Just take a second to remember how, in times gone by, shop owners would actually know a lot about the customers who turned up in their shop, wouldn’t they? They would know who this person in front of them was, their household situation, their children’s names, products this person mostly bought, preferences he or she had as well as things they didn’t like. Knowing these sorts of facts are indicators of a genuine and valuable relationship between two people, representing the company on the one side and the customer on the other side.
Nowadays, we’re in the middle of the Fourth Industrial Revolution and we’ve gone through significant technological developments and disruptions. As a result of this, a lot of these typical shop owners and their shops have disappeared or gone online. However, until today, they still surpass us with one critical success factor: the way they built relationships with their customers based on the genuine interest they showed, and the way they acted upon this.
Knowing your customer, based on data and insights you get from actual behaviour, forms the basis of working on a genuine relationship like the shop owner back in the day. Actively working on this relationship offers companies a whole range of new possibilities, so we look at CRM and marketing automation as a strategic element of a business. We believe that the combination of CRM and marketing automation is not just a tool, a sort of magic box or, even worse, ‘e-mail drip campaigns’. It is a mindset. A mindset of truly wanting to establish and foster the relationship with your customers.
A strategic next step for businesses in the MENA region
Over the past years, developments regarding data and (marketing) technology have been impressive, especially in the MENA region. However, now the time is here to step up our game and start using this data and technology to start nurturing prospects and customer relationships by communicating in a relevant and personal way. In doing so, businesses will become able to ‘steer’ audiences in the direction they want, based on customer lifetime value (CLV), net promoter score (NPS) or simply revenue.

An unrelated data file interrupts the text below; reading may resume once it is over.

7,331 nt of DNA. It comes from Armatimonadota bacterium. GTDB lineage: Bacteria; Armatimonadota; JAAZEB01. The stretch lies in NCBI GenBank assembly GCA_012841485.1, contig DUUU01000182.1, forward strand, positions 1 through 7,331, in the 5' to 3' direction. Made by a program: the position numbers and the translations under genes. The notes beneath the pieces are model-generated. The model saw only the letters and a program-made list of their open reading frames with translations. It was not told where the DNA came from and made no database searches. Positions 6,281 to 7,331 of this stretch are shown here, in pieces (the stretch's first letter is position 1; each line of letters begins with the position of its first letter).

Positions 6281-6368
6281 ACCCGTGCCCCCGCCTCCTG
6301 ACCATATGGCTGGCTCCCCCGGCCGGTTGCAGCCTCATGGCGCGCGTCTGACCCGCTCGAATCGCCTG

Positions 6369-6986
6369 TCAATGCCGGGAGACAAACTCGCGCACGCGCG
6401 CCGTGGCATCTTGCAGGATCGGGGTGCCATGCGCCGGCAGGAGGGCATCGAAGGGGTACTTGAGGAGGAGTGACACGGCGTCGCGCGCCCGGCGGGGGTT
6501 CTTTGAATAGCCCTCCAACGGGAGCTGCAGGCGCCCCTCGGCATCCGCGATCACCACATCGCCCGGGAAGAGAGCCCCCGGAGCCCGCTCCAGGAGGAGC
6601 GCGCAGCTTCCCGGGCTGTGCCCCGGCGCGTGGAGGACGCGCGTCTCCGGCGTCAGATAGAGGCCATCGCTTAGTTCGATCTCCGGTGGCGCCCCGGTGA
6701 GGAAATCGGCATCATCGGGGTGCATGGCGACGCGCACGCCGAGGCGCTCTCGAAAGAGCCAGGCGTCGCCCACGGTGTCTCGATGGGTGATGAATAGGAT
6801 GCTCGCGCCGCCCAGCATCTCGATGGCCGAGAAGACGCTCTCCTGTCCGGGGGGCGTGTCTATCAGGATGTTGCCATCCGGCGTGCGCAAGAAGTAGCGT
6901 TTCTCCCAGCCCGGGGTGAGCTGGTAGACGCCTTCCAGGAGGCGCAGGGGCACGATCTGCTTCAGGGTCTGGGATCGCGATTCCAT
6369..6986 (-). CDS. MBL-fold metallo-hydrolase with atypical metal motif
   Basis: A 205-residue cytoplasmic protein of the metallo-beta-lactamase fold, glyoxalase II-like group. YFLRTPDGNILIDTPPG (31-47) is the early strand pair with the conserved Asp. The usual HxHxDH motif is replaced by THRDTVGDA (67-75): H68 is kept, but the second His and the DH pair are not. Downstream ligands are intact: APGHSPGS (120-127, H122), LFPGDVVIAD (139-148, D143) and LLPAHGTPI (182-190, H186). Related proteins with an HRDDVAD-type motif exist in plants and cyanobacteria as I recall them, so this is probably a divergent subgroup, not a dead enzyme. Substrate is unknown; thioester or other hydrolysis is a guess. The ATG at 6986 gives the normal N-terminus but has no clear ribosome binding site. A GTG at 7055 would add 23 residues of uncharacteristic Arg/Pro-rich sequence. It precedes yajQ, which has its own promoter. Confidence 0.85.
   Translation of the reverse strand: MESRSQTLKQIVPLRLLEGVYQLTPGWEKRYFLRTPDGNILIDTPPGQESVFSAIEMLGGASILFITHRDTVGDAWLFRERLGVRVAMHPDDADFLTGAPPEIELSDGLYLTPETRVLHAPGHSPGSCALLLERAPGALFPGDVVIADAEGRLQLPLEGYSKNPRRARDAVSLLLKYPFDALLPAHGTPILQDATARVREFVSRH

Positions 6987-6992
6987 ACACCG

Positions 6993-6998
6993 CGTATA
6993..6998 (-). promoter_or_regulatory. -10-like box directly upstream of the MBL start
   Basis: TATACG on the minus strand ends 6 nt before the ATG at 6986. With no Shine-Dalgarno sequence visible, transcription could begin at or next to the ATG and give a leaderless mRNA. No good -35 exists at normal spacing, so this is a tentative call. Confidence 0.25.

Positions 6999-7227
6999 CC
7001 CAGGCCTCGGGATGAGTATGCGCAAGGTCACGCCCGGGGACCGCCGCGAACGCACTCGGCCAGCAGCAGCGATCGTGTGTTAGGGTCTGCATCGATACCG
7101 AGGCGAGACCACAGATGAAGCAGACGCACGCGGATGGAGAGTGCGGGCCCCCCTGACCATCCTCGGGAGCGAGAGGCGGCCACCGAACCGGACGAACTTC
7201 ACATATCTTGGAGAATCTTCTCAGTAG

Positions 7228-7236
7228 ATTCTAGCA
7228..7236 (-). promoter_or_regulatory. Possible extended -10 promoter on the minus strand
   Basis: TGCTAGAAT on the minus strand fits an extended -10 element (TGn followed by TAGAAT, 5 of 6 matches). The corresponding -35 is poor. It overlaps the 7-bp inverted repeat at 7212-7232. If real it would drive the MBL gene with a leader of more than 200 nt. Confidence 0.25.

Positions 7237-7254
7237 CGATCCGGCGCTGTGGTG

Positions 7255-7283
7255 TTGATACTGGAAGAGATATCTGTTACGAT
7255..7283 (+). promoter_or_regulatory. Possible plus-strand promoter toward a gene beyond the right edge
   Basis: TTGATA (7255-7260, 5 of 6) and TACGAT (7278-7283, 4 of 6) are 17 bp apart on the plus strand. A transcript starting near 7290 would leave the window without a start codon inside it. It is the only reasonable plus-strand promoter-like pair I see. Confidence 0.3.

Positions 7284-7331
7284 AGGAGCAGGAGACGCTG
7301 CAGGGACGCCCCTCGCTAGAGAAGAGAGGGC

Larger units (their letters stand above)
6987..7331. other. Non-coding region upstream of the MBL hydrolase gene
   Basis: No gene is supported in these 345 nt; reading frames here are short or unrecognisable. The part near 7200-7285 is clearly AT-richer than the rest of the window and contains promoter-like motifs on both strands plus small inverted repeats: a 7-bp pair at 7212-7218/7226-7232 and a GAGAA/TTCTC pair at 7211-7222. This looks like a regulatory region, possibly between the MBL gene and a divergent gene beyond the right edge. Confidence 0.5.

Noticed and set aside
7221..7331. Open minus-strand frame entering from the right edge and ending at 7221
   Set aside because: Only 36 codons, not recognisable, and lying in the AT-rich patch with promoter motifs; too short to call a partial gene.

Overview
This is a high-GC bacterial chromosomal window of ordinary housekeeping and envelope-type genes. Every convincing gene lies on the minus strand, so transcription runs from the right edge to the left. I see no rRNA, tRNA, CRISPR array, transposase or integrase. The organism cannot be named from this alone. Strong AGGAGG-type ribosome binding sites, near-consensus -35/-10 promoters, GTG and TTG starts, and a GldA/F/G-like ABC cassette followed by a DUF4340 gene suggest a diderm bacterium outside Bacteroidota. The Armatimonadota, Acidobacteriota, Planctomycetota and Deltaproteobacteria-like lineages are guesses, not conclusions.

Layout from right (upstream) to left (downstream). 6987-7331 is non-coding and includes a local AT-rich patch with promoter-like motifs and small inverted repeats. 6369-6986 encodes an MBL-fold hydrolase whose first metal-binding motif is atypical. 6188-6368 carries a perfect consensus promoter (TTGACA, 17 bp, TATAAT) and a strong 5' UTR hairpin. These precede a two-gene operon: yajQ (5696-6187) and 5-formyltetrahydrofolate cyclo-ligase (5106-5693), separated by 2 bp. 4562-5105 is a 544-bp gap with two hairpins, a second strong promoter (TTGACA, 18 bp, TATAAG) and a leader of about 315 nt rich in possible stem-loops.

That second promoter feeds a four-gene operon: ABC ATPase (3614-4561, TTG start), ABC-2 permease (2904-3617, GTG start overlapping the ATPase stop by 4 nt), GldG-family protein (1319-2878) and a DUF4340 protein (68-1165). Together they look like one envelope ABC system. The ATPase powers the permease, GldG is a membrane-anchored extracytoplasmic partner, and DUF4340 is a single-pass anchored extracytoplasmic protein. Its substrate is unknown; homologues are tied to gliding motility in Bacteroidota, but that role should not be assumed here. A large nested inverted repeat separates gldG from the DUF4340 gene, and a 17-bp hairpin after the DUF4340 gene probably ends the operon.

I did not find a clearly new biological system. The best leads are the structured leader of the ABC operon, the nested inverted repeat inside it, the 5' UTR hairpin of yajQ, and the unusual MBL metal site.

As a starting point, businesses should have a good understanding of their user journeys and the related ‘lifecycle stages’. You have a big group of people that just bought your product or service for the first time; they are in the ‘onboarding’ stage; great. What are you communicating to them to foster that new relationship? What do you want to know from them? More importantly, what do you have to offer them?
Looking further down the lifecycles, you will see a group of people who have used your product or service for a while, but they might stop or consider alternatives. This is not something to be afraid of, but a normal fact of business. How is your relationship with these people? Do you know what will make them stay? If so, are you able to offer that? If you don’t know anything at this stage, you’re steering in the dark. The question arises: What should you change in your approach during earlier lifecycle stages to become able to retain them as soon as they are in the retention stage of the lifecycle?
Make CRM and marketing automation work for you
Think about your key performance indicators. What is it that you are trying to accomplish, whether in terms of CLV, NPS or revenue, and how can you get that from the people you have relationships with? What is your next step to make all of this happen? Is it a campaign, or do you need to off er a better overall experience or something else?
Getting your CRM strategies and tactics in place in such way that they will play a strategic role in reaching your goals isn’t the easiest. But bear in mind, it is a strategic choice to build further upon what you have developed so far, in order to become able to truly foster your customer relationships. Combining data gathered across different touchpoints and during different moments across the customer lifecycle will enable you to effectively manage your users’ journey. According to research, organisations that are able to do this properly might expect a 28 per cent increase in revenue as well as a 26 per cent increase in marketing ROI.